A third scenario to consider is do you want to transfer all the junk that accummulates in the Registry over to the new system? If it isn't too much trouble I would prefer to reinstall the OS and all my applications from scratch on the new system.
     
  3. Bobsen

    Bobsen Registered Member

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    Whew, no really easy way, huh? Thanks for the info and quick reply.
    Regards,
    Bobsen
     
  4. seekforever

    seekforever Registered Member

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    I am also an advocate for starting fresh with an OS and needed apps install on a new system. Gets rid of the unused stuff and if you have a problem you won't be wondering if it was because you "copied" the old system over. I also find it to be an excellent refresher on configuration but it does take a bit of time - although if you have troubles with the copying it may well be a lot faster.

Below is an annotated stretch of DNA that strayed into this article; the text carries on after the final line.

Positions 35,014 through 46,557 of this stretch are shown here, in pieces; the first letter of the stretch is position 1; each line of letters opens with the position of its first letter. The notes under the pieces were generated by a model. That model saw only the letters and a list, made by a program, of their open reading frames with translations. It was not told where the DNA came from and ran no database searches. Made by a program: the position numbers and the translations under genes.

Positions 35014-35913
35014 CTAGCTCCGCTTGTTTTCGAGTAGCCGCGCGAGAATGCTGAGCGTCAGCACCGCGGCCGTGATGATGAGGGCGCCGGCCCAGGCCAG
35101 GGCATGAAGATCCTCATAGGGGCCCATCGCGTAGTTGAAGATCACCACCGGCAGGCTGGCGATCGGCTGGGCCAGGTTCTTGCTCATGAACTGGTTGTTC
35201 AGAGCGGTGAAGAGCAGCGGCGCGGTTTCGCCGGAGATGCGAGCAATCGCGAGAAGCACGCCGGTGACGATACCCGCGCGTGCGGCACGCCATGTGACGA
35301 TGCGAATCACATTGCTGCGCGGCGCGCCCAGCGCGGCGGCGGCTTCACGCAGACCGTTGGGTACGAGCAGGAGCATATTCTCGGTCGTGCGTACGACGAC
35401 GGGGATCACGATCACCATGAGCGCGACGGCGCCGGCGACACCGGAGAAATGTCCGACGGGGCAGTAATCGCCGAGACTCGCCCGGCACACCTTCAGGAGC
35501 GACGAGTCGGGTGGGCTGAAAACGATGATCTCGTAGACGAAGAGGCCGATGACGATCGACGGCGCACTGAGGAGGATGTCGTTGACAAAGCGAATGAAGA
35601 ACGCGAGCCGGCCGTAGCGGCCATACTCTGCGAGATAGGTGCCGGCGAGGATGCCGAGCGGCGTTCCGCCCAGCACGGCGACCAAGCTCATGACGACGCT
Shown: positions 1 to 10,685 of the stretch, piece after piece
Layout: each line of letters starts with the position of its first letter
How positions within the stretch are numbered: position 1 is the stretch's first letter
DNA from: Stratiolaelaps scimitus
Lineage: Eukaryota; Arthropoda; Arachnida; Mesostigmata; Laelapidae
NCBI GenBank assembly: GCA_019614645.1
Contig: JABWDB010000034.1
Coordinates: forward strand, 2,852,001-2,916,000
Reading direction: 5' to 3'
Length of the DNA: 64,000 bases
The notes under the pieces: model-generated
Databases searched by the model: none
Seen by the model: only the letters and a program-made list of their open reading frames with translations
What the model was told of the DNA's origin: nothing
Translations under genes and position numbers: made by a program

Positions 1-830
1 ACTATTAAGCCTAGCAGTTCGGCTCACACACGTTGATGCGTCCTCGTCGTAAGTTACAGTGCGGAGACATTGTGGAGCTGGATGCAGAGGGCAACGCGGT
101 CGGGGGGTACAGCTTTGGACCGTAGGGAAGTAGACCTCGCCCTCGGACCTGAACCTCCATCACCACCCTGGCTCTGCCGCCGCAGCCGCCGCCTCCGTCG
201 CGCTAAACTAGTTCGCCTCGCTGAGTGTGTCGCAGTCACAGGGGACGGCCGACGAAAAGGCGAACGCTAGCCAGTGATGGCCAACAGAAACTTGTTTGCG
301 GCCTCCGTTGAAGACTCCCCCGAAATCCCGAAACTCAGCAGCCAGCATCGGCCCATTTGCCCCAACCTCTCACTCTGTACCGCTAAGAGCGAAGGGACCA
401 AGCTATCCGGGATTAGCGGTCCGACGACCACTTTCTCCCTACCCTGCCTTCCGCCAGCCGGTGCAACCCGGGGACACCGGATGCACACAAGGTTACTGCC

5. rodnh

    rodnh Registered Member

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    Hi Bobsen,

    I have a dual boot system that I will eventually want to transfer to a new machine. I do not wish to reinstall and reconfigure everything from scratch on both OS partitions. I also am not confident in spending the money for TIW+UR to attempt the transfer (probably a one-time effort), judging from the many problems noted with it in this forum. When the time comes, I will use a cloned, standby hard disk and for the XP partition, I will try an XP repair install per http://www.theeldergeek.com/replace_motherboard.htm to permit installing the correct drivers. I don't think I will have that much of a problem with the 98 partition but we'll see. You need the retail version of an original, bootable XP Pro SP2 install CD to do this, according to the link. For me, it's worth an attempt since I don't have to purchase anything else to try it.

    Rod
     
  6. Bobsen

    Bobsen Registered Member

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    Thanks for the feedback guys. I was hoping to avoid all the 're-install' problems with software and updates, not to mention games and all the other stuff I've got on the disks.